Depending on the school district, when we progress to high school or a bit before, we can be offered an alternative choice of a vocational program versus an academic program. Metal shop, woodshop, auto shop, ag shop, etc., are among the many options. But for many, this comes at a time in life when we have spent years being evaluated on an academic yardstick. Evaluations called Grades. For the would-be vocational student, many of those grades were Ds and Fs, or the equivalent. Half a dozen years or so of Ds and Fs have convinced them that they cannot do any better, no matter how hard they try. We have taught them to fail by not offering the vocational option in elementary school. We should be offering both academic and vocational track programs beginning in elementary school.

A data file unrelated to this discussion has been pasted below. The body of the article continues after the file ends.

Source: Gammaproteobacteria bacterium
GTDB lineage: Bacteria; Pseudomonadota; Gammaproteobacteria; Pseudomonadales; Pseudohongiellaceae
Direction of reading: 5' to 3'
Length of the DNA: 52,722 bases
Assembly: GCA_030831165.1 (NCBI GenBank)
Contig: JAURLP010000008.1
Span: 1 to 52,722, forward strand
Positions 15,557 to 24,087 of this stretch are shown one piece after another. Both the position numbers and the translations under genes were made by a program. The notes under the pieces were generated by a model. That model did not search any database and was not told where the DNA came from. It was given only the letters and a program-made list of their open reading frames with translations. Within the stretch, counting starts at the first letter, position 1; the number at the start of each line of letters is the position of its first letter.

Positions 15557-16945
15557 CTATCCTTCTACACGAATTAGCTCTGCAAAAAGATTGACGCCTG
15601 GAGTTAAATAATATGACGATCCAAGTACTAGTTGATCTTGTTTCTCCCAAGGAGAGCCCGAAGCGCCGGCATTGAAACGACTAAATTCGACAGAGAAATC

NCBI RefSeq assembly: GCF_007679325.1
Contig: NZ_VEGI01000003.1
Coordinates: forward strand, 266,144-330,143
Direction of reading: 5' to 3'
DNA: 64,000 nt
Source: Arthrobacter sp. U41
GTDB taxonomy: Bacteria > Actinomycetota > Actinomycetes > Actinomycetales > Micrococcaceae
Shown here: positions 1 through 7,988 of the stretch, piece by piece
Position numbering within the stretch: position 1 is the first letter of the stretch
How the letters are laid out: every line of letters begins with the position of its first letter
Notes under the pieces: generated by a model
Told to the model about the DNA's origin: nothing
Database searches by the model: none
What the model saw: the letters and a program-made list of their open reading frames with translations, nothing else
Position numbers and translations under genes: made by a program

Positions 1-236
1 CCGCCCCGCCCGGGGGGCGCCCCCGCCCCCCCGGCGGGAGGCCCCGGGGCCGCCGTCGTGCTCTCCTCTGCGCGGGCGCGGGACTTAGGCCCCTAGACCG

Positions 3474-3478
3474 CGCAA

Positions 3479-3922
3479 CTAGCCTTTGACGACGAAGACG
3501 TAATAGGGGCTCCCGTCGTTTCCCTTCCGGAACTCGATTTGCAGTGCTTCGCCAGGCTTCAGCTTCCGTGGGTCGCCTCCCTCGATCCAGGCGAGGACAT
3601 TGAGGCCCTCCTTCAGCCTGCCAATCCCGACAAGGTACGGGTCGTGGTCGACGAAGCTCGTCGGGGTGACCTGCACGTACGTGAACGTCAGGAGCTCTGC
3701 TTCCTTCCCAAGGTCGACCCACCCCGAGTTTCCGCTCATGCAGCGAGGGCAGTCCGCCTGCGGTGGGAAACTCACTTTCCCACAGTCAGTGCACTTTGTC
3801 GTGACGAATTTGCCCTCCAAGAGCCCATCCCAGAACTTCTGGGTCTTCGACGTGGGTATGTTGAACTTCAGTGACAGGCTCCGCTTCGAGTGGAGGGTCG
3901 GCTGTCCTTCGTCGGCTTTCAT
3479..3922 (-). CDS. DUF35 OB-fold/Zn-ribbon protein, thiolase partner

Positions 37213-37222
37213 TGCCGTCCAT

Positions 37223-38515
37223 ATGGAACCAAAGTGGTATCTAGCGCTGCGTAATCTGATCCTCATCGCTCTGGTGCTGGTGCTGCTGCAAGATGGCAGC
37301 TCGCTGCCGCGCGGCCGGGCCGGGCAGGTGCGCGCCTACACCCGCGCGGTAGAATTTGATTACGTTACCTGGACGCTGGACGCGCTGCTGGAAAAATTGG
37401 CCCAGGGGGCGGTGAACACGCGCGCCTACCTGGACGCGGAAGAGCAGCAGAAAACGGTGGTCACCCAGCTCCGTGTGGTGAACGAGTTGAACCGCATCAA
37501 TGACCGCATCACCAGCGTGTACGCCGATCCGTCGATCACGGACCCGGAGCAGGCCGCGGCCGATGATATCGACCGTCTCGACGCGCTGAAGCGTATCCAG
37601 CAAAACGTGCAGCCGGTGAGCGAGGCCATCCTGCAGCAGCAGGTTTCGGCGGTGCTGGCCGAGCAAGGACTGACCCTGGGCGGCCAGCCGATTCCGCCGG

Both physical and mental abilities develop at different rates and times in different children. A late-bloomer can catch and pass an early bird. Because of this, perhaps a third track, between the academic and vocational tracks could be a useful tool making it easier to move from one to the other without as much difficulty. This is a concept that I have thought about and talked about for a long time. It is a dream of mine.


I was a vocational program teacher in high school, teaching offset printing, among other subjects. One of my students was getting along so well with our offset press, as the end of the grading period was approaching, that I felt I should tell him that if he would work a little bit harder he would be getting a B on his report card. His response was, "... Mr. Hersey, I've never got a B in my life!" This young man had been taught to fail.


FRED HERSEY


Gardnerville

Comments

Use the comment form below to begin a discussion about this content.

Sign in to comment